Construction had a good year in 2018, and most expect 2019 to be another good year for construction spending. Most areas of construction are experiencing growth right now, including single-family, transportation, water supply, office, public safety, recreation and more. While a few areas are experiencing little change, the only areas that are currently sluggish are religious and educational facilities. Most construction firms are optimistic about what the year will bring, yet most are also concerned about the current labor shortage, which remains a major issue.

Spending Trends

Construction spending is predicted to grow substantially in 2019, driven by increased government spending, population changes, decreasing unemployment rates, and urbanization. Factors like international trade wars could stall construction spending in some ways, but overall the forecast is positive. The areas of public safety, transportation, and conservation and development are expected to experience the most growth in 2019. Growth is expected in most regions in the United States but will be particularly prominent in metropolitan areas. Meanwhile, the cost of materials and resources has also gone up, as well as the cost of labor.

Labor Concerns

In a survey of over 1,000 contractors performed by the Associated General Contractors of America, about 75% of respondents indicated they plan to increase headcount over the year, while 78% indicated that they were struggling to fill vacant positions. The labor shortage is one of the most pronounced problems facing the construction industry, despite increases in spending and demand. Staffing problems mean that projects will take longer to complete and likely cost money. This also leads to greater competition for talent.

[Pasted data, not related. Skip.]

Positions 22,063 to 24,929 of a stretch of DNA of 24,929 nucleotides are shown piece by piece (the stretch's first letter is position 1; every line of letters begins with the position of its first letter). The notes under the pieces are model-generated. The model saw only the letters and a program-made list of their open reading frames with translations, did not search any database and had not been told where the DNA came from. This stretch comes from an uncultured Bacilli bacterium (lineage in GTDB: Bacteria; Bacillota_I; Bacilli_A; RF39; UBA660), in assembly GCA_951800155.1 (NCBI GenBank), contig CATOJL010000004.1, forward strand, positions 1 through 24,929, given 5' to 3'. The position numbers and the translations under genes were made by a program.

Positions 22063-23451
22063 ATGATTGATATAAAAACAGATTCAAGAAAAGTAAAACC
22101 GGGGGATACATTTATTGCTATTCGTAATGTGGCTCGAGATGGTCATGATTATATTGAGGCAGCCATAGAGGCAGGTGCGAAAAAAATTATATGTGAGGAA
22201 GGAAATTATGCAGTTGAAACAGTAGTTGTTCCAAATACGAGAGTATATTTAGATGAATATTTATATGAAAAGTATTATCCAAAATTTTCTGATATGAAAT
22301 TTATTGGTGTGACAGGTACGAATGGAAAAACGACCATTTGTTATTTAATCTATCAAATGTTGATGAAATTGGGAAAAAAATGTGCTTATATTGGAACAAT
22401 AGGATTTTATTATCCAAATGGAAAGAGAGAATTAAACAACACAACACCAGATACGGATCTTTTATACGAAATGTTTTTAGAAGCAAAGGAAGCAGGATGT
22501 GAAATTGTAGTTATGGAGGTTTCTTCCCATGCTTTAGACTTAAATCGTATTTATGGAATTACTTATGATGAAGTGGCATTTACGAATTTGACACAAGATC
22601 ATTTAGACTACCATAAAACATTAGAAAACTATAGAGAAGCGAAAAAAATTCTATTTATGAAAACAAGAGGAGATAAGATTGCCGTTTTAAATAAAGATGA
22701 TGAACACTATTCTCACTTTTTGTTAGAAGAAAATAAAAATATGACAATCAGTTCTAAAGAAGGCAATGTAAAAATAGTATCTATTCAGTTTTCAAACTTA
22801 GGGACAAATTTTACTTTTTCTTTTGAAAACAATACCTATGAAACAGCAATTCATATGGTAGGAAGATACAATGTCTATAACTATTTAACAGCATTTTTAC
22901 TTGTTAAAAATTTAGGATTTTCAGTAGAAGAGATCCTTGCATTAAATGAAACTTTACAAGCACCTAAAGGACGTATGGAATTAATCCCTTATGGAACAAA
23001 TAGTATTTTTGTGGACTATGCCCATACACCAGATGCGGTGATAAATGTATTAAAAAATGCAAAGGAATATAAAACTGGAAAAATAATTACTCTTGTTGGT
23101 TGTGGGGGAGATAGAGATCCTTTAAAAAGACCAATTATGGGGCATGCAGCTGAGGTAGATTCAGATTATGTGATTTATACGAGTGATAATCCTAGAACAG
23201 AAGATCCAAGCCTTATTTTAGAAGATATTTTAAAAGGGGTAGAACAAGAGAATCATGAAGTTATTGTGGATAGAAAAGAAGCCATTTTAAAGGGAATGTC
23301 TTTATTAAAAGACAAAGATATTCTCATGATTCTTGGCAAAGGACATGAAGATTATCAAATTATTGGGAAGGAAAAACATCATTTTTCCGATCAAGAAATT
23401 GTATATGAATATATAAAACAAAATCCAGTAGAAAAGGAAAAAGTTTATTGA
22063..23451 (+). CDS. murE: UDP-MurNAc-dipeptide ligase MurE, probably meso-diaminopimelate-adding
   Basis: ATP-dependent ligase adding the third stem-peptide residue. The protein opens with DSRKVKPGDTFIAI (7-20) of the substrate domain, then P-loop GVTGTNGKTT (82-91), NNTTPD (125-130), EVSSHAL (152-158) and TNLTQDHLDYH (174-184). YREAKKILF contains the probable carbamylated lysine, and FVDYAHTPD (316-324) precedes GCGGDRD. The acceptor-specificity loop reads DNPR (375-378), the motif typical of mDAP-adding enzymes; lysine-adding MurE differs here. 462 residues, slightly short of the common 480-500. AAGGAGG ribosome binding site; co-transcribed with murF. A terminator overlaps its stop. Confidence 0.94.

How Are Firms Reacting?

With construction spending on the rise and talent harder to find than ever, construction firms are doing several things to cope. Many firms across the industry have raised base pay rates. Some companies are also increasing the benefits they offer to appeal to a wider range of candidates. Companies are also investing in building information modeling technology, drones, and GPS-guided machines to help reduce onsite work time. Firms are also investing in training and development to offset some of the skill gaps, especially larger firms.

Overall, spending on construction services is expected to increase this year, almost across the board. Transportation and public safety, in particular, are expected to have a great year. While construction spending is expected to continue to expand this year, labor shortages remain a major problem. Unless construction firms can attract and retain talent, the cost of construction projects will go up, as will completion times. Firms are investing in training and development to help counter problematic skill gaps.

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